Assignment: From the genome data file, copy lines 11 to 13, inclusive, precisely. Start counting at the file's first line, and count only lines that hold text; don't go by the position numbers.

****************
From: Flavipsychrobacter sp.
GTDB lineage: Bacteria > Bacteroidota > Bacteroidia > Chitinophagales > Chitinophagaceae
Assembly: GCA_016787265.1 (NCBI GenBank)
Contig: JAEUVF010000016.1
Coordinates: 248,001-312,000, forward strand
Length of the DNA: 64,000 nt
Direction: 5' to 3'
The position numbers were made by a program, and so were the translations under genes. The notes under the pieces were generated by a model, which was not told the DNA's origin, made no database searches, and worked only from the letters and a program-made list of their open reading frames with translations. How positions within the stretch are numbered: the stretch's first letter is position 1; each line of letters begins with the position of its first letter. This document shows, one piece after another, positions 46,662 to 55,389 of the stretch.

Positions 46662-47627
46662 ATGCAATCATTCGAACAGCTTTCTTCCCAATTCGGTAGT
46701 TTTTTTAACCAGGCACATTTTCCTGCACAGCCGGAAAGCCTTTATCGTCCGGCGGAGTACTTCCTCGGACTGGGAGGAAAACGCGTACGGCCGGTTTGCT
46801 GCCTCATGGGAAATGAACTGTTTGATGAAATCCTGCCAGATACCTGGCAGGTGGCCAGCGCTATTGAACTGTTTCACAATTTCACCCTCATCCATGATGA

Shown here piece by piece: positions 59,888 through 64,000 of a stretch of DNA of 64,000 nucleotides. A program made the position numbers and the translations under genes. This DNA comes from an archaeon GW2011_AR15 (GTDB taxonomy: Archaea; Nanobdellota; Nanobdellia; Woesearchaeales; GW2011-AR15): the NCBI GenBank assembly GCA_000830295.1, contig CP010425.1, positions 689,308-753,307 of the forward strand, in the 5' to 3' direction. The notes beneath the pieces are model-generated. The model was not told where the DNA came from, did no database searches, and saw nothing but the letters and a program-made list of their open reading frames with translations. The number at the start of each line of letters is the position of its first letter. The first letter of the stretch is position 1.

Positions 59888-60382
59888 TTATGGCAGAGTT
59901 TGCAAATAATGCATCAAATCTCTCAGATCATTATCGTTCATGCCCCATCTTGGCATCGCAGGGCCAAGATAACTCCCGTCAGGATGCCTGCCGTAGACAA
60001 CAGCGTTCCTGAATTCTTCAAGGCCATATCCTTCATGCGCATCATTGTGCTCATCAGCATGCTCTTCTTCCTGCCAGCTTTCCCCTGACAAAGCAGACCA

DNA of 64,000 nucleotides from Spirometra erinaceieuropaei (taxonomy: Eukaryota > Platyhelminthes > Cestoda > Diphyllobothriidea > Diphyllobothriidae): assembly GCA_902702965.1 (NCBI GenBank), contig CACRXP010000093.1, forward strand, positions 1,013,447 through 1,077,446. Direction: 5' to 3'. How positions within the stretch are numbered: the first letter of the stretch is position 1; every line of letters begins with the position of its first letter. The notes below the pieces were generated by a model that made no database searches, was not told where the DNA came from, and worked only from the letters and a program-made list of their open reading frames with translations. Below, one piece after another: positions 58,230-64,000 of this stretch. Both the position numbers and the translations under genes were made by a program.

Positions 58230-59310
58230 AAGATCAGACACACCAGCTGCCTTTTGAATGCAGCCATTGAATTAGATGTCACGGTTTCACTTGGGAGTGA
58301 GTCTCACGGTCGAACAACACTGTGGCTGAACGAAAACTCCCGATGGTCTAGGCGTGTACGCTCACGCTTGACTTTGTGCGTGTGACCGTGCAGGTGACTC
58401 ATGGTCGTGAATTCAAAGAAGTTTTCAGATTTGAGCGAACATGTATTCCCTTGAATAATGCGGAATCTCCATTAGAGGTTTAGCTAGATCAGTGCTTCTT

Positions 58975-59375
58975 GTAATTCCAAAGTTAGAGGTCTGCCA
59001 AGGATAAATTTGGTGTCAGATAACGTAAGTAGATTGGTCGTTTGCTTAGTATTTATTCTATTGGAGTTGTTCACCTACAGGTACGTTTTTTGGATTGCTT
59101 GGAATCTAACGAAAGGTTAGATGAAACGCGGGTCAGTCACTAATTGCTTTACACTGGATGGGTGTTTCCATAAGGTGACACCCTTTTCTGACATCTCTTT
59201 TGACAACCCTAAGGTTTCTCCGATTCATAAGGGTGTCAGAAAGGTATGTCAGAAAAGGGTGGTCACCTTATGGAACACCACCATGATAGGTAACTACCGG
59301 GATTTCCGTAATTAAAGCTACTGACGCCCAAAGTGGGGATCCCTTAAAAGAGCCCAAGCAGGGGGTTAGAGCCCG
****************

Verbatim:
46701 TTTTTTAACCAGGCACATTTTCCTGCACAGCCGGAAAGCCTTTATCGTCCGGCGGAGTACTTCCTCGGACTGGGAGGAAAACGCGTACGGCCGGTTTGCT
46801 GCCTCATGGGAAATGAACTGTTTGATGAAATCCTGCCAGATACCTGGCAGGTGGCCAGCGCTATTGAACTGTTTCACAATTTCACCCTCATCCATGATGA

Shown here piece by piece: positions 59,888 through 64,000 of a stretch of DNA of 64,000 nucleotides. A program made the position numbers and the translations under genes. This DNA comes from an archaeon GW2011_AR15 (GTDB taxonomy: Archaea; Nanobdellota; Nanobdellia; Woesearchaeales; GW2011-AR15): the NCBI GenBank assembly GCA_000830295.1, contig CP010425.1, positions 689,308-753,307 of the forward strand, in the 5' to 3' direction. The notes beneath the pieces are model-generated. The model was not told where the DNA came from, did no database searches, and saw nothing but the letters and a program-made list of their open reading frames with translations. The number at the start of each line of letters is the position of its first letter. The first letter of the stretch is position 1.